United States v. Reese
|United States v. Reese|
Supreme Court of the United States
|Argued January 13–14, 1875
Decided March 27, 1876
|Full case name||United States v. Reese|
|Citations||92 U.S. 214 (more)|
|Majority||Waite, joined by Swayne, Miller, Davis, Field, Strong, and Bradley|
|U.S. Const. amend. XV|
United States v. Reese was an 1876 voting rights case in which the United States Supreme Court upheld such practices as the poll tax, the literacy test, and the grandfather clause. This case helped to undermine African Americans and their rights included in the 15th Amendment to the United States Constitution.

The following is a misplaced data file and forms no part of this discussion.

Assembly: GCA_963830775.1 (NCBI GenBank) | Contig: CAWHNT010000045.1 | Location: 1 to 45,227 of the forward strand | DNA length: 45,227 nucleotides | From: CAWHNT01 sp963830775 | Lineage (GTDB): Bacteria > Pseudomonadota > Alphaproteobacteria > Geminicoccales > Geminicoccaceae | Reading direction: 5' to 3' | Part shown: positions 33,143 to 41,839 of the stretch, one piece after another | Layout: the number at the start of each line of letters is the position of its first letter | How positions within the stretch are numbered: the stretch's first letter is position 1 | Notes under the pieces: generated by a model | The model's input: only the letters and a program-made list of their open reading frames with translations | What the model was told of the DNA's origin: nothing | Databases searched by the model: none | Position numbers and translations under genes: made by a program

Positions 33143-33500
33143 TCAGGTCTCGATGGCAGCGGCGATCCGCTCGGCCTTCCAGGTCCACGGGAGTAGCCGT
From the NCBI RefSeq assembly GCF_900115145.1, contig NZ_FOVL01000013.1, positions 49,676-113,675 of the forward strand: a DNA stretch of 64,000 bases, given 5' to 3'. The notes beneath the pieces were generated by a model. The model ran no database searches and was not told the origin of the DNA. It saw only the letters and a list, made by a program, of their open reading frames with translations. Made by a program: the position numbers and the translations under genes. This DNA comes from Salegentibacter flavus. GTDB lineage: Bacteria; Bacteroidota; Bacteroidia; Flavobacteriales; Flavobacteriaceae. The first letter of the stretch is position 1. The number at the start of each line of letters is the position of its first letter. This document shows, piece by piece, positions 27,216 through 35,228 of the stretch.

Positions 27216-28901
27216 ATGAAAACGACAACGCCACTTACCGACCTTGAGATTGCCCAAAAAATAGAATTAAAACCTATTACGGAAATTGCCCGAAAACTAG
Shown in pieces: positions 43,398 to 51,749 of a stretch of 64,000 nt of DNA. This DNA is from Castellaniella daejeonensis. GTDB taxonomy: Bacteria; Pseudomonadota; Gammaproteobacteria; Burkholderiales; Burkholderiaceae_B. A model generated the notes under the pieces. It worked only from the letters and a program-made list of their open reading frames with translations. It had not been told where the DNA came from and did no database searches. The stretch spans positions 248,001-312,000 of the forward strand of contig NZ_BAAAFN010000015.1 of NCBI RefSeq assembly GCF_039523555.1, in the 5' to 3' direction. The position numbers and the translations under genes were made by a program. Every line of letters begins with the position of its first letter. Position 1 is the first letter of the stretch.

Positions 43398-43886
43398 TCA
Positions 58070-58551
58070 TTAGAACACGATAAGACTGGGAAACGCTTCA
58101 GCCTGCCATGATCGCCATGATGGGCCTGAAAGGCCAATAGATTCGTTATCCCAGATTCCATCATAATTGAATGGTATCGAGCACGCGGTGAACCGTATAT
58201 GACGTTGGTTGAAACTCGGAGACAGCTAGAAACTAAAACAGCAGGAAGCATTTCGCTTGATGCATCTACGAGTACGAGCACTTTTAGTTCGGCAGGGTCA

This was the Supreme Court's first voting rights case under the Fifteenth Amendment and the Enforcement Act of 1870. A Kentucky electoral official had refused to register an African‐American's vote in a municipal election and was indicted under two sections of the 1870 act: section 2 required that administrative preliminaries to elections be conducted without regard to race, color, or previous condition of servitude; section 3 forbade wrongful refusal to register votes where a prerequisite step “required as foresaid” had been omitted. The Court held that the Fifteenth Amendment did not confer the right of suffrage but prohibited exclusion on racial grounds. The justices invalidated the operative section 3 since it did not repeat the words about race, color, and servitude and thus exceeded the scope of the Fifteenth Amendment.